Latest RSPB Birdcrime Report Reveals Continuing Relentless Persecution of Hen Harriers and Raptors in the UK

Two of the worst counties for raptor persecution last year were North Yorkshire (12 incidents) and Norfolk (6 incidents), both areas dominated by gamebird shooting. The report links to an interactive Raptor Persecution Map Hub, which shows persecution hotspots geographically using data for the last 16 years.

The whole report makes compelling reading, but it is the six case studies included that really bring to life the sheer horror of illegal raptor persecution. Three of the six case studies feature Hen Harriers, and all are brutal, depressing, and senseless stories.

Susie’s Chicks

The story of the stamping to death on the nest of four young Hen Harrier chicks, the second brood by a Natural England-tagged bird called Susie, on a driven grouse moor at Whernside in the Yorkshire Dales National Park, is devastating.

Natural England set up a motion-activated camera to monitor the nest, and at 9.59pm on 15th June, when the chicks were no more than 15 days old, the camera experienced a ‘white-out’ which prevented the nest from being viewed. The next morning, camera footage showed four dead chicks. Susie remained in the area for the next five days before abandoning the nest.

Quadbike tracks were found near the nest, and the post-mortem showed extensive and violent injuries to the chicks, including multiple fractures, broken bones, and crushed skulls.

The incident was later the subject of an excellent three-part Guardian podcast by Phoebe Weston, ‘Killing the Skydancer’.

Young Hen Harrier chicks on the nest


Dagda, a male Hen Harrier, satellite-tagged by the RSPB in the Forest of Bowland, was a very welcome visitor to RPSB Geltsdale, a nature reserve in Cumbria. In April 2023 he found a mate and established a nest, the first satellite-tagged Hen Harrier to breed in Geltsdale. Sadly, little more than a month after the nest was formed and while the female was incubating eggs, he was shot dead on neighbouring Knarsdale Moor, his body being recovered on the 12th of May using the last known satellite position.

The post-mortem also revealed that he had recovered from an earlier shooting incident. RSPB Geltsdale is surrounded by driven grouse moors. Since 2020 alone, six Hen Harrier nests have failed at Geltsdale following the sudden and suspicious disappearance of the male birds.


Two-year-old male Hen Harrier Free had been satellite-tagged as a chick in Cumbria by Natural England in 2020. On the 12th April 2022, satellite data showed him as static, away from his regular roost site, near a driven grouse moor in the Yorkshire Dales National Park. This unusual stop led staff from Natural England to investigate, and his headless body was recovered in an area of moorland above Outhgill near Kirkby Stephen in the Yorkshire Dales National Park.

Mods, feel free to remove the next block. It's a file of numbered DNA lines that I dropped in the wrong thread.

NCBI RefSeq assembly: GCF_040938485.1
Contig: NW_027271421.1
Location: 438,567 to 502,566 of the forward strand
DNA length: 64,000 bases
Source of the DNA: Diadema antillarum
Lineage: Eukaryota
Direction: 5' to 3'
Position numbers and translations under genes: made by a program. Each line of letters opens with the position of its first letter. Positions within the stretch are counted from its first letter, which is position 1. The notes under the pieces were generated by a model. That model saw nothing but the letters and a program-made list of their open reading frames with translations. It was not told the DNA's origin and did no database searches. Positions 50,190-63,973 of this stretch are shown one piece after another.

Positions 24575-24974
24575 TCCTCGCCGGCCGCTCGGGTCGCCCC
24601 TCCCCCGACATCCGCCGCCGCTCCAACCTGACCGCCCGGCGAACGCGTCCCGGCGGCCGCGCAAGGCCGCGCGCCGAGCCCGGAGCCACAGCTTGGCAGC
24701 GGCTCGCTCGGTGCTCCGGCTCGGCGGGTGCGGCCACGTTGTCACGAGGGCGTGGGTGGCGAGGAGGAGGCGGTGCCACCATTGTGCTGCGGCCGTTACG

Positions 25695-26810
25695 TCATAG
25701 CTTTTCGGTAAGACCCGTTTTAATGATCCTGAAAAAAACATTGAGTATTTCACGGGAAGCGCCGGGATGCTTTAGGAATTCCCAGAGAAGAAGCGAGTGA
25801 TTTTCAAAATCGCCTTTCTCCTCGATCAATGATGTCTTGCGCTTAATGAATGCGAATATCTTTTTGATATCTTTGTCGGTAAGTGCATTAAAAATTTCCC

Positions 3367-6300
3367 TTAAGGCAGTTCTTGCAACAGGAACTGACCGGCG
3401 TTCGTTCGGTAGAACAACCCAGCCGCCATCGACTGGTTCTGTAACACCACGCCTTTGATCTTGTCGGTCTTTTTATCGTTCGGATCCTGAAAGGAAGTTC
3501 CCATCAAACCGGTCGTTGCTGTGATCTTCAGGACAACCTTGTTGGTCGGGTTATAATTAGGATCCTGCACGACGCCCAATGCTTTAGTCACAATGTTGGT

The post-mortem showed that Free died as a result of his head and leg being pulled from his body whilst still alive, concluding that this could only have been carried out by a person, not the result of natural predation.

Hen Harriers are still facing relentless persecution

The report devotes four pages to the plight of Hen Harriers, concluding that ‘Despite being fully protected by law, and a UK Red Listed species, they are being persecuted on a relentless scale.’

Between January 2022 and October 2023, 39 Hen Harriers are suspected or proven to have been persecuted across the UK. And the report tells us that this number is likely to rise, as some known incidents cannot be disclosed yet as they form part of on-going investigations.

As a rare protected species with an estimated fewer than 600 breeding pairs in the whole of the UK, this chronic level of persecution, if it continues, will severely hamper the chance of any recovery for this charismatic raptor.

The RSPB is calling for the immediate licensing of driven grouse shooting, a measure which is already close to becoming law in Scotland.

And there is a clear case for more comprehensive and active investigation by the police, along with tougher sentencing for those convicted of these heinous crimes.

A male Hen Harrier in flight, courtesy of Keith Offord
Male Hen Harrier © Keith Offord

As the RSPB’s Head of Species, England, Mike Shurmer, says in the report “If Hen Harriers are to recover to their rightful breeding numbers in England, and the rest of the UK, we need to see more action on tackling illegal persecution.”